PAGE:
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Qatar to End Controversial Migrant Worker Restrictions

by AFP
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AFP

Gulf state’s reforms will include abolishing requirement for some workers to obtain employers’ permission to change jobs, exit country

Qatar announced plans on Wednesday to scrap key aspects of its controversial “kafala” labor rules, including the requirement for some workers to obtain employers’ permission to change jobs and exit permits to leave the country.

Qatar has made a series of reforms to its employment regulations since being selected to host the 2022 World Cup, which set motion a vast construction program employing foreign workers. Rights groups have long said the system fuels abuses.

Last year, the exit visa requirement was dropped for the majority of workers, but the authorities are now extending that to the remainder, including domestic staff and employees of government bodies including Qatar Airways. “Cabinet has adopted new legislation related to a new law for minimum wage and also a new regulation to facilitate labor transfer to a new employer… and a draft law to abolish exit permits,” Labour Minister Yousuf Mohamed al-Othman Fakhroo said.

The proposals will now be drafted formally “within a month or so” and should become law by “around the end of the year,” he told AFP.

Just 333,000 of the country’s 2.7 million people are Qatari citizens, according to official statistics.

Speaking on the sidelines of an event marking the centenary of the International Labour Organization (ILO), Othman said the new regulations aimed to make Qatar “an attractive place for investors, for skilled workers.” He did not specify the level of the new minimum wage, but the government had set it temporarily at 750 riyals ($206) per month.

An Indian worker in the textiles industry, who declined to be named, said Qatar needed to do more but the move was “definitely a start.”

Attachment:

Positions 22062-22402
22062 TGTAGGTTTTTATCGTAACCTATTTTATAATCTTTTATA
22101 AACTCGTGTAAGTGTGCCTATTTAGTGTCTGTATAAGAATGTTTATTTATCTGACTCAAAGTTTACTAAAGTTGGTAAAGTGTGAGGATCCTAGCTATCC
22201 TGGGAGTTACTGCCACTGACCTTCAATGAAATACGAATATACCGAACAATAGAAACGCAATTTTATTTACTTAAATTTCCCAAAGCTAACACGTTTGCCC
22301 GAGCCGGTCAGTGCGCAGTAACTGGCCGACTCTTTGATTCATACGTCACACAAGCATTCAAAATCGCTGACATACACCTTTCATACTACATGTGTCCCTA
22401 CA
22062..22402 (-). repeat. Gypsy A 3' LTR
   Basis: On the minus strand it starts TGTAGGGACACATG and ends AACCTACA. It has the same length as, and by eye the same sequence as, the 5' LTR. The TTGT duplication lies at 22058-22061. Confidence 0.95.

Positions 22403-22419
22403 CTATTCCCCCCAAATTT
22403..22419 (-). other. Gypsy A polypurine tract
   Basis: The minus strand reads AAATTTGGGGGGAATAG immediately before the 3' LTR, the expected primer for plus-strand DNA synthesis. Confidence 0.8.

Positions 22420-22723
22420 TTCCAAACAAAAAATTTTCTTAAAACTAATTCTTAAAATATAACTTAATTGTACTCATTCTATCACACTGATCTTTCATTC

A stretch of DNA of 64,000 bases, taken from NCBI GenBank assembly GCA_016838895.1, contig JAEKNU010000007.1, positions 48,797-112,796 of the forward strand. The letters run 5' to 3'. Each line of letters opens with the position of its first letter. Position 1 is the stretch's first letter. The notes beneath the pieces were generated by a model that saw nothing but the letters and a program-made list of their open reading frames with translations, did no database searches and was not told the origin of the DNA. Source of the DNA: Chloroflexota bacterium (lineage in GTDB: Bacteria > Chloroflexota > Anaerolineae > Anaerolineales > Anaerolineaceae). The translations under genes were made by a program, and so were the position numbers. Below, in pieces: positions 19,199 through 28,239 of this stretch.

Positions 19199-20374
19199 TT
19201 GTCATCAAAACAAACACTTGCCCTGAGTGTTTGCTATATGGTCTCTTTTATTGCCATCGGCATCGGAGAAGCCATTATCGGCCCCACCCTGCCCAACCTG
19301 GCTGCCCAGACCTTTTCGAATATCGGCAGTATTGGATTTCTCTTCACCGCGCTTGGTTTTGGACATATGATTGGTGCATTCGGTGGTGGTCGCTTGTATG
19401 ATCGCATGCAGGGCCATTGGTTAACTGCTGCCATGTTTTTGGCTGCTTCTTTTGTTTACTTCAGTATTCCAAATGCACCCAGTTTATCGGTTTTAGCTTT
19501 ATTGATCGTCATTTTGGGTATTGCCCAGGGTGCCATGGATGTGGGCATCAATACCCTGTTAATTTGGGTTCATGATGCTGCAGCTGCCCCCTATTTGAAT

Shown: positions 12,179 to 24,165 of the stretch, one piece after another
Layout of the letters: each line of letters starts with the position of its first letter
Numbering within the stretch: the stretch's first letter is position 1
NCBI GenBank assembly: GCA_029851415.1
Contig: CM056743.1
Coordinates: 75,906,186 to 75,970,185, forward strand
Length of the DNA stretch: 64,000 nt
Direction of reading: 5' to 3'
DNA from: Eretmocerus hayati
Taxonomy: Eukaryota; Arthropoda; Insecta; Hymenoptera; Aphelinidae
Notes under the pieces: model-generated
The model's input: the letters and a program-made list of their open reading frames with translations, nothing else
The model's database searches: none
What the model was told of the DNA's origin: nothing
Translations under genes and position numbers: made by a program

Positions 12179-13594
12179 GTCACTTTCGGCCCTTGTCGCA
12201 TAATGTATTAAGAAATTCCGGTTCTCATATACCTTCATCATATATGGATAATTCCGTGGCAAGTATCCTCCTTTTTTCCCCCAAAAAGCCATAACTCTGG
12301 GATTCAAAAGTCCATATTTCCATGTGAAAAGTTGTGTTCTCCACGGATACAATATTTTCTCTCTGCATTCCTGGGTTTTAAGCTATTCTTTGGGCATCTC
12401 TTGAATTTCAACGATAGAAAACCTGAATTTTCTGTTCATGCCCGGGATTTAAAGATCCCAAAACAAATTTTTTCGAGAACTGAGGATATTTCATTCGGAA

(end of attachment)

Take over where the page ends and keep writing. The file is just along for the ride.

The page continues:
“They have labor laws but how many people come forward to complain? People don’t come forward because they don’t want to lose their jobs,” the worker said.

Some two million foreigners work in Qatar, many employed directly or indirectly on vast infrastructure projects for the 2022 World Cup. In February, the gas-rich Gulf state said it was committed to labor reforms, following an Amnesty International report that it was failing to stop widespread abuse of workers.

Doha said it was on course to deliver “lasting” change after the rights group said it was “running out of time” to implement the reforms before the football contest.

The ILO praised Qatar for the latest “sweeping reforms” and voiced hope that other countries with similar systems would follow suit. “With these announcements we can officially announce the abolishment of kafala,” said the head of the U.N. agency’s Qatar project office, Houtan Homayounpour. “It is huge news for the millions of workers who are here and the State of Qatar.”

Regional analyst and King’s College London assistant professor Andreas Krieg said the reforms “were the final step in liberalizing the labor market in Qatar.”

“The Qataris feel the pressure from the international media to make changes and they really recognized this since 2017 that they have to make concessions and improvements—and they have,” he said.

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